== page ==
Applying robotics to existing climate solutions can accelerate us to net zero
To mitigate climate change, we need to reduce the amount of greenhouse gases emitted into the atmosphere. Currently, the world emits 51 billion tonnes of greenhouse gases annually, and we need to cut this amount in half by 2030 and reach net zero by 2050. This requires a tenfold increase in the United States' renewable energy capacity over the next twelve years, which means building an additional 400,000 wind turbines and 2.5 billion solar panels. To hasten progress, the Inflation Reduction Act allocates billions of dollars for clean energy projects. However, the installation and maintenance of these facilities are often unsuitable for human workers.
The fight against climate change is one of the biggest challenges facing our planet today. With the need to reduce greenhouse gas emissions and transition to a low-carbon economy, it is clear that we need all the help we can get. One technology that is playing an increasingly important role in this fight is robotics. In this paper, we will explore how robots are revolutionizing the fight against climate change in ways that you may never have imagined.
Robots in Renewable Energy:
Renewable energy is one of the most important tools we have in the fight against climate change. However, the deployment of renewable energy sources like wind and solar farms can be challenging and costly. This is where robots come in. By automating many of the tasks involved in the construction and maintenance of renewable energy infrastructure, robots can help to reduce costs and increase efficiency.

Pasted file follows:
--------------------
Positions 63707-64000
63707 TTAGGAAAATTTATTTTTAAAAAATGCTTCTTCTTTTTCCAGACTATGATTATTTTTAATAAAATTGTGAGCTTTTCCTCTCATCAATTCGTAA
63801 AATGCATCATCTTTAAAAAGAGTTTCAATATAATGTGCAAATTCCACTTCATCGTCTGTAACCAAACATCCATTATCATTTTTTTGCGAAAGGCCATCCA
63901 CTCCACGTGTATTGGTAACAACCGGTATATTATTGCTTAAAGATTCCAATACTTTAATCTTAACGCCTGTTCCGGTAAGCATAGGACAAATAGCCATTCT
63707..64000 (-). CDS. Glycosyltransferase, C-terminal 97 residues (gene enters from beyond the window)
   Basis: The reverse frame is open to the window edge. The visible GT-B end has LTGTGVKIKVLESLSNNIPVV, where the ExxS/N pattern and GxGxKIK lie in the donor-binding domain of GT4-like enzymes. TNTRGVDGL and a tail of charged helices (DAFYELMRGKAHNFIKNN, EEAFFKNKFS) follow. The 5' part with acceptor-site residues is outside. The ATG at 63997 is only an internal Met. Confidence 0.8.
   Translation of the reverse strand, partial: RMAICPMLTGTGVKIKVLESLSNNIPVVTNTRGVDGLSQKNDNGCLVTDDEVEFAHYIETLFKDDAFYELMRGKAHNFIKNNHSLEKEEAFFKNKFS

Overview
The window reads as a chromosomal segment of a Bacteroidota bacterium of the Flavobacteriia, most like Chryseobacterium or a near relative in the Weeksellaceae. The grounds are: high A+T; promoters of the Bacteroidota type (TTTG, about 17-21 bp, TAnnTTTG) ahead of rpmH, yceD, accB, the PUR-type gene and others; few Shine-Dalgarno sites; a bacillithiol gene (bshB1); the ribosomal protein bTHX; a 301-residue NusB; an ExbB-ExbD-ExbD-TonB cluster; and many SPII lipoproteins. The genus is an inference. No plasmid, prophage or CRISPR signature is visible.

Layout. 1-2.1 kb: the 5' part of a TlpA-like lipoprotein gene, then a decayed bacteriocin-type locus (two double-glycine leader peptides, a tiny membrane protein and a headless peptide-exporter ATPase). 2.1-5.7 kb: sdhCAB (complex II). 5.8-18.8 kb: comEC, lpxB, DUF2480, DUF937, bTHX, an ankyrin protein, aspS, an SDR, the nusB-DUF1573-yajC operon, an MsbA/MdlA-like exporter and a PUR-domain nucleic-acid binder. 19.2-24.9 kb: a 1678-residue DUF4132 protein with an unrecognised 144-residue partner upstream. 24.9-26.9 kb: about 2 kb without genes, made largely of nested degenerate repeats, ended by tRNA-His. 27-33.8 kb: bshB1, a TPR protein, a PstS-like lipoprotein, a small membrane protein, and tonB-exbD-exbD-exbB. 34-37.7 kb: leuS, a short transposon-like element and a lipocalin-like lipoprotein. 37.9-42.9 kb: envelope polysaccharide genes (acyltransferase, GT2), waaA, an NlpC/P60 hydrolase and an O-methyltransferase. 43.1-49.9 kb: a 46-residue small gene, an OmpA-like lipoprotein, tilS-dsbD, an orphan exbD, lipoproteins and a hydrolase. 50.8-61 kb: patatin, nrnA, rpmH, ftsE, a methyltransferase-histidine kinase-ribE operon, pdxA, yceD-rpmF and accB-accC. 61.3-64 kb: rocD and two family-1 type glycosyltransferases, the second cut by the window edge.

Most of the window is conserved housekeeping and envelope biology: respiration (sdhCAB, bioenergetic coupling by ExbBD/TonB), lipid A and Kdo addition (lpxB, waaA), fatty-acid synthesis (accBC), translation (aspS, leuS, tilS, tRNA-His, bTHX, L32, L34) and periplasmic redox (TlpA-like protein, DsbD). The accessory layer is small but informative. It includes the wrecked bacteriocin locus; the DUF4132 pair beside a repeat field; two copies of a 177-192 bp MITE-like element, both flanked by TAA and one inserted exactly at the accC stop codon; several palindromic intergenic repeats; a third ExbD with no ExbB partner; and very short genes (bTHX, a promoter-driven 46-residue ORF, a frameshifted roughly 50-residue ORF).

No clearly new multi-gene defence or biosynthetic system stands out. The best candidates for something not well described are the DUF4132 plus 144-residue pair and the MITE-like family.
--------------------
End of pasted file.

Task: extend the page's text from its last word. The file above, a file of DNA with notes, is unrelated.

For example, robots can be used to install solar panels on pre-installed foundations, freeing workers from heavy lifting and reducing the risk of injury. Similarly, robots can be used for the maintenance and repair of wind turbines, which is critical for their continued operation and efficiency. By using robots for these tasks, we can increase the efficiency and reliability of renewable energy infrastructure, helping to accelerate the transition to a low-carbon economy.
Robots in Agriculture:
Another area where robots are making a significant impact in the fight against climate change is agriculture. Agriculture is responsible for a significant portion of global greenhouse gas emissions, and robots can help to reduce emissions by improving agricultural practices.
For example, robots can be used for precision agriculture, which involves using sensors and other technologies to optimize crop yields and reduce waste. Robots can also be used for tasks such as planting and harvesting, reducing the need for manual labor and increasing efficiency. By improving agricultural practices in this way, we can reduce emissions and increase the sustainability of our food systems.
Robots in Transportation:
Transportation is another major source of greenhouse gas emissions, and robots are playing an increasingly important role in reducing these emissions. One example of this is the development of autonomous electric vehicles, which have the potential to greatly reduce emissions from the transportation sector.
Autonomous electric vehicles can be used for a wide range of applications, from public transportation to logistics and delivery. By eliminating the need for human drivers, these vehicles can reduce emissions and increase efficiency. In addition, autonomous vehicles can be used to optimize routes and reduce congestion, further reducing emissions from the transportation sector.
How Can Roboticists help?
As a roboticist, what I call the 3 D's (Dirty, dull, and dangerous) tasks as the ideal application for robots. However, there's a scarcity of roboticists working on climate change due to a lack of awareness of necessary and urgent applications. After speaking with several climate robotics founders, I've discovered ways for roboticists to contribute to climate change solutions.